Representing one of the fastest-growing applications of professional psychology, business psychologists work with organizations to leverage the impact that human factors have on overall organizational effectiveness. Students in The Chicago School’s Consulting Track within the Business Psychology doctoral program learn to apply the principles of business psychology in consulting environments, helping to improve individual, group, and organizational functioning in multiple settings. The program prepares students to assume high-level responsibilities in today's global, multicultural business environment.
Courses are offered in executive format, with classes meeting at the Washington, D.C. Campus one weekend per month combined with online interaction and assignments between campus visits. Online courses are also available.
The curriculum integrates industrial and organizational psychology, clinical psychology, and business coursework, providing students with advanced consulting skills. Graduates emerge with the business acumen needed to effectively assess an organization’s environment, including market conditions, competitive position and options, corporate strategies, stakeholders, organization design and operations, and to appropriately advise the organization on major business initiatives—including right-sizings, mergers and acquisitions, strategic repositioning, project management, change consultation, and executive succession planning. The program combines strategic thinking and psychological theory, as well as leadership and best business practices to help graduates be more effective in their roles as leaders, consultants, and researchers.
Required completion of 97 units (which includes 43 units from a regionally accredited master’s degree program and 54 units completed in residency)
Business and Financial Literacy
Designed to give students the basic terminology, logic, and framework to understand business thinking and decisions. The goal is to teach students to look at the 'vital signs' of a business. The first part of the class looks at what information a business collects and how it uses that information. Students learn to use a financial lens to look at an income statement and balance sheet to determine the health of an organization. Students learn the importance of interest rates as a key to understand corporate planning and valuation. The second part of the course helps students understand how companies make operational decisions. Using the lens of micro-economics, students learn how supply and demand, costs, and prices effect output decisions. Considers the ways this impacts marketing through the marketing mix, segmentation, and branding decisions. Examines behavioral economics to show how the erratic nature of decisions.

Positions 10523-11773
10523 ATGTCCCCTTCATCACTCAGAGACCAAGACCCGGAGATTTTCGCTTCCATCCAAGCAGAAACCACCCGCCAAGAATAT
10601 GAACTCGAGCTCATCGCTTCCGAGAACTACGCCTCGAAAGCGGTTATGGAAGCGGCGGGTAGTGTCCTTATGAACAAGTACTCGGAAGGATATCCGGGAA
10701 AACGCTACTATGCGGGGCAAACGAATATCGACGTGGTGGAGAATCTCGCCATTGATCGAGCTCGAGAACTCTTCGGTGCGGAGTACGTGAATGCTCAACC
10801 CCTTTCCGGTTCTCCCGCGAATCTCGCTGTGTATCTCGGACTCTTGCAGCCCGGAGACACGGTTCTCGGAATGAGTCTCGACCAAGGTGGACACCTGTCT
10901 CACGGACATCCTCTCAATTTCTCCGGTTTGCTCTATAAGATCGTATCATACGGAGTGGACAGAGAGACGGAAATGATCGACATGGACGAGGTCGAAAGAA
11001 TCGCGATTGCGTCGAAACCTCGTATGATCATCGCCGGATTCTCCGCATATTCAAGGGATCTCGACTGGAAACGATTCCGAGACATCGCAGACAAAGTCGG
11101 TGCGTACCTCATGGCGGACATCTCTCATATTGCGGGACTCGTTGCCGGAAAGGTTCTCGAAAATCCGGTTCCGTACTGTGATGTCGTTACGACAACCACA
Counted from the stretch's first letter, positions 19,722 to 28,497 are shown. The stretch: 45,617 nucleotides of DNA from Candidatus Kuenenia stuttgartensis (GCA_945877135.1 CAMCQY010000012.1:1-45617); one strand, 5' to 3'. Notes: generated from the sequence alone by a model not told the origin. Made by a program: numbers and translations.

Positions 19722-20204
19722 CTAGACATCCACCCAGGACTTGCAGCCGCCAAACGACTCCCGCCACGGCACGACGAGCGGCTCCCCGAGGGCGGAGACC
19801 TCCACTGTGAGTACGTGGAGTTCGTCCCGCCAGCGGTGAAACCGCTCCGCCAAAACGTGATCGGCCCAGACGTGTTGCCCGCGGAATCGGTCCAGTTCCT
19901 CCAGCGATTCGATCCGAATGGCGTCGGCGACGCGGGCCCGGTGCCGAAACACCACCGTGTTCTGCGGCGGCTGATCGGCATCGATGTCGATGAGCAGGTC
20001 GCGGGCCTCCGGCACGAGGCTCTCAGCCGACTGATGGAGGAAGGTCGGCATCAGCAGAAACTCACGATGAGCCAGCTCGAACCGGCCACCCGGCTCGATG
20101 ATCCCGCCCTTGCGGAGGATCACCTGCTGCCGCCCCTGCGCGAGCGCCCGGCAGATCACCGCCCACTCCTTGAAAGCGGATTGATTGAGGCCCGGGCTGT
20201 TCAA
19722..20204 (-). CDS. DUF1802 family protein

Strategic and Organizational Planning
Gives students the fundamentals to understand business strategy and organizational effectiveness. The first part of the course will address the concepts and practice of policy formation. Expands on marketing, financial, and economic ideas. Environment analysis and value chain leads to assessing business level strategy, corporate level strategy, and competitive actions. The second part of the class emphasizes the organization factors in determining and implementing business policy. Discusses organizational planning as aligning the business with the environment through strategy, design, operations, supply chain, and culture. Students learn the critical significance of the managing their interdependence.
Helps students advise organizations on to how restructure, reposition, or revitalize itself. Integrates strategy and organizational due diligence with consultation and change strategies. Within the frame of community development, students learn to consider the process of change and the techniques of change to various types of organizations. Focuses on project change management and emphasizes psychological change management. Prepares student to understand the corporate conditions and change options available to consult on and facilitate transitions ranging from innovation and new technology, merger and acquisition integration, business succession planning, corporate reorganizations, to board governance.
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